The University of Oxford ends the academic year with a grand party; why it is called Encaenia is a mystery to me. The term relates to the inauguration of an imperial basilica at Tyre in 317. But this year's interesting oddity is financial rather than etymological or cultural-historical. At the back of the elegant programme that everyone is given, the most substantial benefactions to the university over the past year are listed. This year, the list kicked off with thanks to Harriet Heyman and Michael Moritz for their gift in support of the endowment of Christ Church - so far, so usual - but went on to note that "the gift will be invested in Oxford University Asset Management (OUAM). Christ Church will simultaneously place the major share of its current liquid assets under OUAM's management".
That sentence will have baffled most readers, but behind it is an interesting story. It is a standing complaint against UK universities, and against the Oxbridge colleges, that they consistently get lower returns from their investments than the big hitters in the Ivy League. The complaint is not wholly justified. When looking at the endowments of Harvard, Yale and Princeton universities, with which comparisons are usually made, you need to do things that aren't as easy as they look, such as stripping out additions to the endowment from donations and the effect of their subsequent growth. When comparing US and UK performance, you also need to allow for the fact that 20 years ago the pound was worth about $1.20, but is now about $2.00.
Michael Moritz is a very remarkable man; he runs a firm called Sequoia Securities, and he had the vision - or good luck - to be one of the two venture capitalists who bet on Google when it was not much more than a bright idea by two Stanford University graduate students. The other was John Doerr, of Kleiner Perkins; Moritz and Doerr alternate in the top two spots of the American list of "wildly successful venture capitalist of the year". They have vastly different views on how to spot a good prospect, but that's not uncommon among highly successful gamblers in all walks of life.
Moritz has been advertised by the university as though he was a case of rags to riches; it has emphasised that he went to a comprehensive school in Cardiff, Howardian High School, and then to Christ Church. The university has been less quick to point out that his father, Alfred, was professor of Classics at Cardiff University from 1961 to 1979. Moritz himself began adult life as a graduate student in history at the University of Pennsylvania, switched to an MBA, became a journalist on Time, and joined Sequoia in 1986. The rest, as they say, is the history of Google, and you can google for it.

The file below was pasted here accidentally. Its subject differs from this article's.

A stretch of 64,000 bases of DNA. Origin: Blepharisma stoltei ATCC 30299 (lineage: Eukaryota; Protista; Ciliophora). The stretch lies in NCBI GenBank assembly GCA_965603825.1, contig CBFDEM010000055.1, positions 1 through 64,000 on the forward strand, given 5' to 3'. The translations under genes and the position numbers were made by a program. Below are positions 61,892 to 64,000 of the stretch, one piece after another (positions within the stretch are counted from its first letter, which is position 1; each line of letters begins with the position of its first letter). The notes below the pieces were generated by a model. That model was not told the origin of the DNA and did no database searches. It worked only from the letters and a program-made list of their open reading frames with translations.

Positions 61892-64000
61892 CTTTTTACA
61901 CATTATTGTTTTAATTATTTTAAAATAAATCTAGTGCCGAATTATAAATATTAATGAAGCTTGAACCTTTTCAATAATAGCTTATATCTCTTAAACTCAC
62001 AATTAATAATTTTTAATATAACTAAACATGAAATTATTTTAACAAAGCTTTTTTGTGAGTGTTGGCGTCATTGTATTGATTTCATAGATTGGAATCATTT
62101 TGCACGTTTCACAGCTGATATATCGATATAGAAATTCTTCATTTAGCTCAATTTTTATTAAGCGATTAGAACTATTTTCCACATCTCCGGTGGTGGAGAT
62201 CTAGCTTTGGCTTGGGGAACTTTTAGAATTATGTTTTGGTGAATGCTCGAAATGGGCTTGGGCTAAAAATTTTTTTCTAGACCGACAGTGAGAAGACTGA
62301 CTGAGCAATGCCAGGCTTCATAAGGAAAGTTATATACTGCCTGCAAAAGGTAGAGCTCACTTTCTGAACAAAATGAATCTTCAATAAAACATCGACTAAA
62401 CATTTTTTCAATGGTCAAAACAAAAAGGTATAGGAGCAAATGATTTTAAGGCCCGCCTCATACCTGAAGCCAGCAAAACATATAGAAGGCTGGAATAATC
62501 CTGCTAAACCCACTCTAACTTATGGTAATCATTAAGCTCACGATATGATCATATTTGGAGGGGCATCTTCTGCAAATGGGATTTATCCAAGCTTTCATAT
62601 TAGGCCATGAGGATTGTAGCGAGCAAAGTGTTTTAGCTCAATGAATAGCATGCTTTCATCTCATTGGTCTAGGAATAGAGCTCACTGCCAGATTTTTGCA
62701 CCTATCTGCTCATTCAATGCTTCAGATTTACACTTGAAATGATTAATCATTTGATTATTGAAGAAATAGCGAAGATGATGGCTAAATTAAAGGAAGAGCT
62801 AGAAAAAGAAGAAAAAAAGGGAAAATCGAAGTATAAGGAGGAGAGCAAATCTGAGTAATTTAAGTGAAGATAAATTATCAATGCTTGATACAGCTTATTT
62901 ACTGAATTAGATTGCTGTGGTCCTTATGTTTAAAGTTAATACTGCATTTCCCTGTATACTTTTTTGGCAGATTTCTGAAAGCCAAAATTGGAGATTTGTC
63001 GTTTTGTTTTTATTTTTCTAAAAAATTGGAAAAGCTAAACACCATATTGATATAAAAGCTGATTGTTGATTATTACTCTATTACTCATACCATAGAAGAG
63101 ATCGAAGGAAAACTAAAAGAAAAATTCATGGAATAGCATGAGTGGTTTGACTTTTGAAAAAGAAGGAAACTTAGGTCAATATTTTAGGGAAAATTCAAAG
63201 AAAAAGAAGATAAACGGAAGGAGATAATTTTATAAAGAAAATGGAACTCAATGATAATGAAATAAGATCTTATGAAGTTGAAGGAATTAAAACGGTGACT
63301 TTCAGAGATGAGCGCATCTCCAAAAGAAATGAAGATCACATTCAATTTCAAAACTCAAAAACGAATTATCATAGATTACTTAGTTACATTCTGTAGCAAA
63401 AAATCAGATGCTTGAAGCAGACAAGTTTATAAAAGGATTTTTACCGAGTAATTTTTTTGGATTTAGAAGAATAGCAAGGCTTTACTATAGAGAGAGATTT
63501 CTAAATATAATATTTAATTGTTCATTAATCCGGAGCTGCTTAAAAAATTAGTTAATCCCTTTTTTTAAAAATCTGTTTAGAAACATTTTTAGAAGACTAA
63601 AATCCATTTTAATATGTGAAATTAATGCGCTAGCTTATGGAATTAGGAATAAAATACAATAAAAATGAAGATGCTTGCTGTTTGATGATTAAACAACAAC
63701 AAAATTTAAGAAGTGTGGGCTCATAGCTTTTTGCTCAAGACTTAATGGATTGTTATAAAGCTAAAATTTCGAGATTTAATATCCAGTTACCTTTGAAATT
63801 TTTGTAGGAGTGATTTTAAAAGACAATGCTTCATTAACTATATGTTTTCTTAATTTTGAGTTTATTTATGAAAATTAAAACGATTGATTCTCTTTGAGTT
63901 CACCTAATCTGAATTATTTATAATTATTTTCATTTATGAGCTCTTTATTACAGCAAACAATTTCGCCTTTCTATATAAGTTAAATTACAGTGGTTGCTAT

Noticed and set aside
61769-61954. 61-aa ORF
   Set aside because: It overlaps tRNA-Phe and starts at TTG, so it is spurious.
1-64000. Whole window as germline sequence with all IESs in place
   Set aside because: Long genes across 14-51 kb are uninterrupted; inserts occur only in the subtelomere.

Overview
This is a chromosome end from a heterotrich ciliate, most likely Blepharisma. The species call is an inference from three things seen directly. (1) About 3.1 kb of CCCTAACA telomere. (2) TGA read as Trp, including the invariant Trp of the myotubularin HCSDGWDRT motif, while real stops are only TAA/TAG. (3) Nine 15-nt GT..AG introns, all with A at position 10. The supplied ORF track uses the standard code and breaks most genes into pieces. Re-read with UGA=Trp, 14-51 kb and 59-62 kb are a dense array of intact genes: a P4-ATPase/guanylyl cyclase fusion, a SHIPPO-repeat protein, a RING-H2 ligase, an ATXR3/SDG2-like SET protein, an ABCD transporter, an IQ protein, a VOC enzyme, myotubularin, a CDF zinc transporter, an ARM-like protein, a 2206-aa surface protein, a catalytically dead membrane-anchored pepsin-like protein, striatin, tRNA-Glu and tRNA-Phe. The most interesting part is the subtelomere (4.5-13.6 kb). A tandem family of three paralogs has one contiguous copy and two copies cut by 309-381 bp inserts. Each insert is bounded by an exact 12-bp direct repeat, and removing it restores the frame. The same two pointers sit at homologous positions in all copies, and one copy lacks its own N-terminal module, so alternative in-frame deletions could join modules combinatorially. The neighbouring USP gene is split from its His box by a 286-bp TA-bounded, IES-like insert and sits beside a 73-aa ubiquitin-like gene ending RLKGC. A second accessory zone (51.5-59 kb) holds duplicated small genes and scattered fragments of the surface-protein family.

So, Moritz is a man who knows about investment, and he decided that if he was going to give Christ Church £25 million, the college was going to invest it as he instructed. It is nonetheless highly unusual for gifts to come accompanied with demands that a college should invest most of its other liquid resources as a donor tells it that it should. Moritz was quoted as saying: "I made it clear to Christ Church that, despite all its best efforts, noble intentions and hard work, its money needed to be managed in a much-improved fashion."
But why should he think that that means Christ Church should put £100 million into the newly created OUAM? Its track record is, for good reasons, non-existent. The explanation comes back to complaints about the investment returns in UK higher education. The received doctrine is that you need £1 billion to get really high returns. The university has for years wanted to set up a £1 billion investment fund, but has not had £1 billion to invest. The colleges have - or had until recently - more than £2 billion between them. Some of them, including Christ Church, have set up a smaller asset management fund - Oxford Investment Partners - to see if they can reap the gains of investing in something other than the usual sample of bonds, equities and property. The university would like the colleges to stick their money into the university's new investment management entity rather than one of their own; most colleges want to see if the university's fund is any good at its job.
Moritz has evidently been recruited to drum up business for it. I hope his confidence in OUAM pays off as handsomely as his confidence in Google. But it doesn't explain something that has always puzzled me. The point of a big fund is that you can give a lot of money to venture capitalists. Moritz is the sort of venture capitalist with whom you pray to have invested everything you own. So why doesn't he look after Christ Church's money himself? If he ran £10 million of his own against £10 million invested by Oxford, his would surely come in ahead.
It is one of the great mysteries of university finance that so many donors who are accustomed to making 25 per cent a year on their own investments are happy to give their money to institutions that will make much less; why don't they cut them in on the action?